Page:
To protect public health, beach managers need to continually assess the level of potentially harmful microbes (primarily bacteria) in the water. However, traditional, culture-based testing methods take a full 24 hours to get results—preventing same-day, proactive beach closures and leaving many recreational swimmers open to sickness or infection. EPA’s Virtual Beach (VB) tool offers a solution.
Virtual Beach is a Windows desktop-based software package designed by EPA researchers that provides rapid, real-time assessments of microbial water quality with model accuracy typically exceeding 80%. Beach managers use VB to develop site-specific statistical models for predicting fecal contamination based on readily-available data, such as wind direction/speed, rainfall and cloud cover as well as wave height, water turbidity and sunlight intensity. Once a model is developed for a site using historical data, environmental information can be collected at a site in the morning, and moments later the model can produce a prediction to guide decisions about closing the beach for the day or for issuing advisories.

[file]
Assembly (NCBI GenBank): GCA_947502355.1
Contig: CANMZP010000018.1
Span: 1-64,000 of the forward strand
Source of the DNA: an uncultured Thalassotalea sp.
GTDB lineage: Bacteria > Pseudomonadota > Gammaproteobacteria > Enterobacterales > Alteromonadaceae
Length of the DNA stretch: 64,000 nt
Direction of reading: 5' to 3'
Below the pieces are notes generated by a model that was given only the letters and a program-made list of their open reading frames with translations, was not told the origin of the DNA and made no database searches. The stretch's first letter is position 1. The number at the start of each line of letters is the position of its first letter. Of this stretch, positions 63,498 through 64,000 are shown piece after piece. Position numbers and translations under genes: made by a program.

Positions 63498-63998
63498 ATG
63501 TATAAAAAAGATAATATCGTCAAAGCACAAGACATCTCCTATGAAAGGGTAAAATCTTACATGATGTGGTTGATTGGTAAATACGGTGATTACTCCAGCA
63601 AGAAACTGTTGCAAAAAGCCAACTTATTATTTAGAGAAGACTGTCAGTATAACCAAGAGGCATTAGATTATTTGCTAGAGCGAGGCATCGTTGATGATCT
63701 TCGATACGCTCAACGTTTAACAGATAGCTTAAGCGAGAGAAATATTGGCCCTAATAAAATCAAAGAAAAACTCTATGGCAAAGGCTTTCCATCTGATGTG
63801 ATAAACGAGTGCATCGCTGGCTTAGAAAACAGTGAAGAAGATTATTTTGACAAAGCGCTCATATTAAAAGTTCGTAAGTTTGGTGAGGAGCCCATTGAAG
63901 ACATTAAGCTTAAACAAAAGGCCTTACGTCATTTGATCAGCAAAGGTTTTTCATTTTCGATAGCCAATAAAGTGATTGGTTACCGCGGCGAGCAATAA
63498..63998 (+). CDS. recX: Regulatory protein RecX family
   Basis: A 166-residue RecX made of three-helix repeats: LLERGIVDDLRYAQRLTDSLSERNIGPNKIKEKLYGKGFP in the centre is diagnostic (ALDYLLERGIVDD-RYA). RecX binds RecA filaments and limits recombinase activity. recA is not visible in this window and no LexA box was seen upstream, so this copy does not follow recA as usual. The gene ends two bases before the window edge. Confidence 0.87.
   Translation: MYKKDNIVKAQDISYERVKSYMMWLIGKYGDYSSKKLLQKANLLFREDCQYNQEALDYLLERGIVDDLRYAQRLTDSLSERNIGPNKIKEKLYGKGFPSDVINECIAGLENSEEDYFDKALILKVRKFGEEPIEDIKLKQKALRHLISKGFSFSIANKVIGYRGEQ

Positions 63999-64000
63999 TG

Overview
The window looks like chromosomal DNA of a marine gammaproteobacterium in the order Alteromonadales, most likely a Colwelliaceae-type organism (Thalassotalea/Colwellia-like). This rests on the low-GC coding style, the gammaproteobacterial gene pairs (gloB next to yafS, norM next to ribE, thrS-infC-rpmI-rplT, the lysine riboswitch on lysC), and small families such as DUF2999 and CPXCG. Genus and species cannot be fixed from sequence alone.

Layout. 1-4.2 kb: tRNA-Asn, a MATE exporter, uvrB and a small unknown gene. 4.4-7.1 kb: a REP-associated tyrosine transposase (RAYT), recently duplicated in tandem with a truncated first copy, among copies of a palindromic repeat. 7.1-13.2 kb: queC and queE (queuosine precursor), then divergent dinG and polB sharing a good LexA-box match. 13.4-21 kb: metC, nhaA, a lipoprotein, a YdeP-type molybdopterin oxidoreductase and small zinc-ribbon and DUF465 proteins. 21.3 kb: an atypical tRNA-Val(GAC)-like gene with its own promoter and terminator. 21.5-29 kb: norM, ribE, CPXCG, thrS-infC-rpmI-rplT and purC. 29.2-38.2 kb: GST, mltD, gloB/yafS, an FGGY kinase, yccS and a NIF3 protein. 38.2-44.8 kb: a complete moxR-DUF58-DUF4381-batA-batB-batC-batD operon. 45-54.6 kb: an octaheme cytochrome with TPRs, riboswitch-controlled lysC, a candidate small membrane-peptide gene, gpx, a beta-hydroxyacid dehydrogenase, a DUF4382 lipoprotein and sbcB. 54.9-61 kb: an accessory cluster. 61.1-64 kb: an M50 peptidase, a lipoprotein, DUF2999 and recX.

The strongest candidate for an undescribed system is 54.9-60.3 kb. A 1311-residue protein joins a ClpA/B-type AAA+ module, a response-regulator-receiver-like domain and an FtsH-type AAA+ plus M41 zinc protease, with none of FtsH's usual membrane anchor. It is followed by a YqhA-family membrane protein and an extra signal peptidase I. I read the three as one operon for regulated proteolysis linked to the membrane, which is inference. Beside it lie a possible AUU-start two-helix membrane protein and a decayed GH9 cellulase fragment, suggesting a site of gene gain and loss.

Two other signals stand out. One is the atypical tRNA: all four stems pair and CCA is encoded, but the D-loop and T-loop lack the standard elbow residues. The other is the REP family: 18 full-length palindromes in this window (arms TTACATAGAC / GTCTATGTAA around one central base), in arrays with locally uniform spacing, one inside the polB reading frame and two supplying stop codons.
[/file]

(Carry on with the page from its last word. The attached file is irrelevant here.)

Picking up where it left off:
“Virtual Beach is a very helpful tool for Wisconsin’s coastal communities: This reliable, predictive water quality model is key to protecting health and promoting recreational enjoyment of our beaches. The model provides same-day public notifications of beach conditions at a lower cost than traditional monitoring,” said Wisconsin Department of Natural Resources (DNR) Secretary Cathy Stepp. “Communities that use Virtual Beach can dedicate more of their resources to locating and correcting sources of contamination and improving local beaches. The Wisconsin DNR’s partnership with EPA in the development of this practical scientific tool offers a great pay off.”
VB is used to assist in advisory issuances in the Great Lakes states and to forecast water conditions in numerous locations in Wisconsin, Minnesota, Ohio, Illinois, Indiana, Pennsylvania, New York and Michigan. Outside of the Great Lakes region, VB has been used to develop predictive models for beaches around Boston Harbor, in Horry County, SC, and at sites in the Gulf of Mexico.